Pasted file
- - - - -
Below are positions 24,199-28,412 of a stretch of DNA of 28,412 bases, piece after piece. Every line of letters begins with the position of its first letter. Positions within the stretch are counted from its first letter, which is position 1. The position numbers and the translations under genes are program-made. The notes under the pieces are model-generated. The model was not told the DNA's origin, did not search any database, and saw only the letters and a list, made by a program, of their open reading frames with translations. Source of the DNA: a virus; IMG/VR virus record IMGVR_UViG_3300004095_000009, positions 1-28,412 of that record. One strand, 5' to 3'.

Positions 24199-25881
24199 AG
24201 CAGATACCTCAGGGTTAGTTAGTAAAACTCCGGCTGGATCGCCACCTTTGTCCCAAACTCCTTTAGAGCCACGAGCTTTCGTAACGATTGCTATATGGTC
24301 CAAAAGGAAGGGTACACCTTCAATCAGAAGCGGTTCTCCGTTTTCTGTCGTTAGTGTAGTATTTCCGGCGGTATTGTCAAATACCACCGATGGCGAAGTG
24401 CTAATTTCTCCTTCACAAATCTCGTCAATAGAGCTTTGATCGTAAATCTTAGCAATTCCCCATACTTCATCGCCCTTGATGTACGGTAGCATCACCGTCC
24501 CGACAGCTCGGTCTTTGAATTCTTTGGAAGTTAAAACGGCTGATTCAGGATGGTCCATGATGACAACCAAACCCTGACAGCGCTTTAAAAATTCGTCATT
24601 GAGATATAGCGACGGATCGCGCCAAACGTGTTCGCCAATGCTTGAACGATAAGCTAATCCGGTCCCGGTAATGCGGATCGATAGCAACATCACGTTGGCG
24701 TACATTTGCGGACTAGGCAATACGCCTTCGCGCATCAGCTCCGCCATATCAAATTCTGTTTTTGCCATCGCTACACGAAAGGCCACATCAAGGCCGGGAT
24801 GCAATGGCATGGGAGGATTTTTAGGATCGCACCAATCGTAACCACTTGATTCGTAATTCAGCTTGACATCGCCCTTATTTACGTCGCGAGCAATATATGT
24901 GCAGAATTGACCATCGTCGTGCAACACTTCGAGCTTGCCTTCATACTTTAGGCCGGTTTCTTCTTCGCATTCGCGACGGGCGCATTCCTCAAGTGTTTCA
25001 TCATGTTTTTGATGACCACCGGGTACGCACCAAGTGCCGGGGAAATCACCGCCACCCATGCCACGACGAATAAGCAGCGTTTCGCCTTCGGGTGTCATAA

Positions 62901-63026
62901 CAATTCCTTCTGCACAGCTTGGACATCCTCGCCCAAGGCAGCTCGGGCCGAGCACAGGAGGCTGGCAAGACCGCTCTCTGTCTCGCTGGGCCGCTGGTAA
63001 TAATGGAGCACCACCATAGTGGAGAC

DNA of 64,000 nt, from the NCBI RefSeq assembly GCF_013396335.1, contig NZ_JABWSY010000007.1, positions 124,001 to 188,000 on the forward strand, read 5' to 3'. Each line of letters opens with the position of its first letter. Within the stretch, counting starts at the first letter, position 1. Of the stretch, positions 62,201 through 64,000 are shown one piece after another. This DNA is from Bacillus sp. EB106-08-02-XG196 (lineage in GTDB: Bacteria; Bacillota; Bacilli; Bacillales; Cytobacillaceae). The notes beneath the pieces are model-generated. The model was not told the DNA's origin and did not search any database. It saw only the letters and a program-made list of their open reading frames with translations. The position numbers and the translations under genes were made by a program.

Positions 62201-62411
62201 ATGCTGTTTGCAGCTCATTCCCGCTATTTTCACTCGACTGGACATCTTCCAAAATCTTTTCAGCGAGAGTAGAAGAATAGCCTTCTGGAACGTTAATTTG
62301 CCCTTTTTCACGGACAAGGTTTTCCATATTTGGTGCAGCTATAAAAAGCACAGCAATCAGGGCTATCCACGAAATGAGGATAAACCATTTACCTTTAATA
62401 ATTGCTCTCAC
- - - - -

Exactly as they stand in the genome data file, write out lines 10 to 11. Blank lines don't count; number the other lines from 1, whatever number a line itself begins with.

24801 GCAATGGCATGGGAGGATTTTTAGGATCGCACCAATCGTAACCACTTGATTCGTAATTCAGCTTGACATCGCCCTTATTTACGTCGCGAGCAATATATGT
24901 GCAGAATTGACCATCGTCGTGCAACACTTCGAGCTTGCCTTCATACTTTAGGCCGGTTTCTTCTTCGCATTCGCGACGGGCGCATTCCTCAAGTGTTTCA